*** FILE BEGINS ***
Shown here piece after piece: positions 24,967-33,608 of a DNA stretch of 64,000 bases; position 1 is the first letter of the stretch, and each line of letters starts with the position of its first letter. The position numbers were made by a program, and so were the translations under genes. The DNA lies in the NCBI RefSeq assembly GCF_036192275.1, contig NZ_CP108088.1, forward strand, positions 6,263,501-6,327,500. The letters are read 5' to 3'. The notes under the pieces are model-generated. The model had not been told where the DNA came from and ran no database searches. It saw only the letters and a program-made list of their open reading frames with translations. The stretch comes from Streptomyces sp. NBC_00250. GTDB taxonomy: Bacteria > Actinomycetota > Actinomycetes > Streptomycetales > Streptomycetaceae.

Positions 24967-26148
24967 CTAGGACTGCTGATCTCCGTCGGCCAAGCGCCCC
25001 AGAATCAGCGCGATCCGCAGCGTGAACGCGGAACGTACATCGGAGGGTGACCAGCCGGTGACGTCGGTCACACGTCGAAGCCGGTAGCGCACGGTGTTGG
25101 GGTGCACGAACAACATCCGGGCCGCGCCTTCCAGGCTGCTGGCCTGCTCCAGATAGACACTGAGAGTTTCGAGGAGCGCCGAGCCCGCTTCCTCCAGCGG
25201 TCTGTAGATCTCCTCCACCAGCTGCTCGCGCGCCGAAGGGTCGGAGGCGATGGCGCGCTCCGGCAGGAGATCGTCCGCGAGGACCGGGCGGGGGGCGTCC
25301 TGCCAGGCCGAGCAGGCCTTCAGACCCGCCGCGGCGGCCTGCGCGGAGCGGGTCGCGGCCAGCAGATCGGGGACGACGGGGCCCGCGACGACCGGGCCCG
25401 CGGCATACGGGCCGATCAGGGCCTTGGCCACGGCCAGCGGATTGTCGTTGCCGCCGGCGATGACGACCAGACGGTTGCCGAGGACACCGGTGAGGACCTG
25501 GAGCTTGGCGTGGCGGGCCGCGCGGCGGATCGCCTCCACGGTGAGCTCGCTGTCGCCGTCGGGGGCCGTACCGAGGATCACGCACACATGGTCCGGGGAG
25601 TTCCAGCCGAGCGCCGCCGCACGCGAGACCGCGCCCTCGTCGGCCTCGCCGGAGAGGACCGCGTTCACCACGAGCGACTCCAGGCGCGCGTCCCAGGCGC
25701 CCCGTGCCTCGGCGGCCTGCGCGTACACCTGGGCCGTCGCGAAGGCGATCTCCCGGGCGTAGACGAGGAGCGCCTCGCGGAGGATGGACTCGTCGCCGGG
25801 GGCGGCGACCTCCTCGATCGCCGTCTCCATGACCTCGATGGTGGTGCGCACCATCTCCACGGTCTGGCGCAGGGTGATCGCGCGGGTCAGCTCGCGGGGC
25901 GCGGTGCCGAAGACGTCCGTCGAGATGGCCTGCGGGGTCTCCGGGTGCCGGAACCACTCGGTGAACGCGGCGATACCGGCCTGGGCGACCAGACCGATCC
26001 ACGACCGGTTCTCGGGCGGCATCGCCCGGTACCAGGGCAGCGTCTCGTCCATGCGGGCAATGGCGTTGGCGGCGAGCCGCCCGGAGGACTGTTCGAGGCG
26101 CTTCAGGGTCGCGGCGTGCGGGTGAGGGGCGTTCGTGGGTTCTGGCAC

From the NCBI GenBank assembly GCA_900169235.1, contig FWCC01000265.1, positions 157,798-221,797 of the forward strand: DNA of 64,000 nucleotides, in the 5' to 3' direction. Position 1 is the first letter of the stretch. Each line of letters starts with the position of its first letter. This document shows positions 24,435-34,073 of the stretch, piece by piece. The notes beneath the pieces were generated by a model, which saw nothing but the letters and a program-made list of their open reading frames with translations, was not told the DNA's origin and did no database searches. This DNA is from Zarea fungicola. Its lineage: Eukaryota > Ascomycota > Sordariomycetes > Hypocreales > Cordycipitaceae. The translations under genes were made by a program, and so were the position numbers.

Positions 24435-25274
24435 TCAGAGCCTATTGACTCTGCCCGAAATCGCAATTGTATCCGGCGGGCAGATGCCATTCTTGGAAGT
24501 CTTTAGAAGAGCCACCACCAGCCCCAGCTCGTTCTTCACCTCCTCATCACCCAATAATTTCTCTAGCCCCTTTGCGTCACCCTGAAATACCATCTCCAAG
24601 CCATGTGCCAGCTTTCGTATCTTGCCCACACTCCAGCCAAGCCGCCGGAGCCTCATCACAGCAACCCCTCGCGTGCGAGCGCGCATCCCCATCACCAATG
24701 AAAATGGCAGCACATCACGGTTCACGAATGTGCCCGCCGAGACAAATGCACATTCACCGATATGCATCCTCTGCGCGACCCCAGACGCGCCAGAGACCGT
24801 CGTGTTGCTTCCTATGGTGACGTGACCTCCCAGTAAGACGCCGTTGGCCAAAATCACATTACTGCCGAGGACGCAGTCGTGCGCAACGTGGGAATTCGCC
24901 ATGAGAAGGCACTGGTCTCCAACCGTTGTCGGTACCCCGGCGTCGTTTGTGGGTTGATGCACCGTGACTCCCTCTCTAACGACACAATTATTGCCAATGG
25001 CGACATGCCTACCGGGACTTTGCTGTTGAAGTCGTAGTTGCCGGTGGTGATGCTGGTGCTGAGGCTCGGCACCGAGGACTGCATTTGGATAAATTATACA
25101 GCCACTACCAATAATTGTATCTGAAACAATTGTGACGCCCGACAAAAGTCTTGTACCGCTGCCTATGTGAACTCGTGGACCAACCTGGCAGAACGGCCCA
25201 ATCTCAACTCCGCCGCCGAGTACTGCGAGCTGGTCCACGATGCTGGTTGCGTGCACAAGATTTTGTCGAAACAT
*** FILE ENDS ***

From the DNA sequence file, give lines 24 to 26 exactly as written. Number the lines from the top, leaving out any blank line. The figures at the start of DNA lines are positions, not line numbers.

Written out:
25001 CGACATGCCTACCGGGACTTTGCTGTTGAAGTCGTAGTTGCCGGTGGTGATGCTGGTGCTGAGGCTCGGCACCGAGGACTGCATTTGGATAAATTATACA
25101 GCCACTACCAATAATTGTATCTGAAACAATTGTGACGCCCGACAAAAGTCTTGTACCGCTGCCTATGTGAACTCGTGGACCAACCTGGCAGAACGGCCCA
25201 ATCTCAACTCCGCCGCCGAGTACTGCGAGCTGGTCCACGATGCTGGTTGCGTGCACAAGATTTTGTCGAAACAT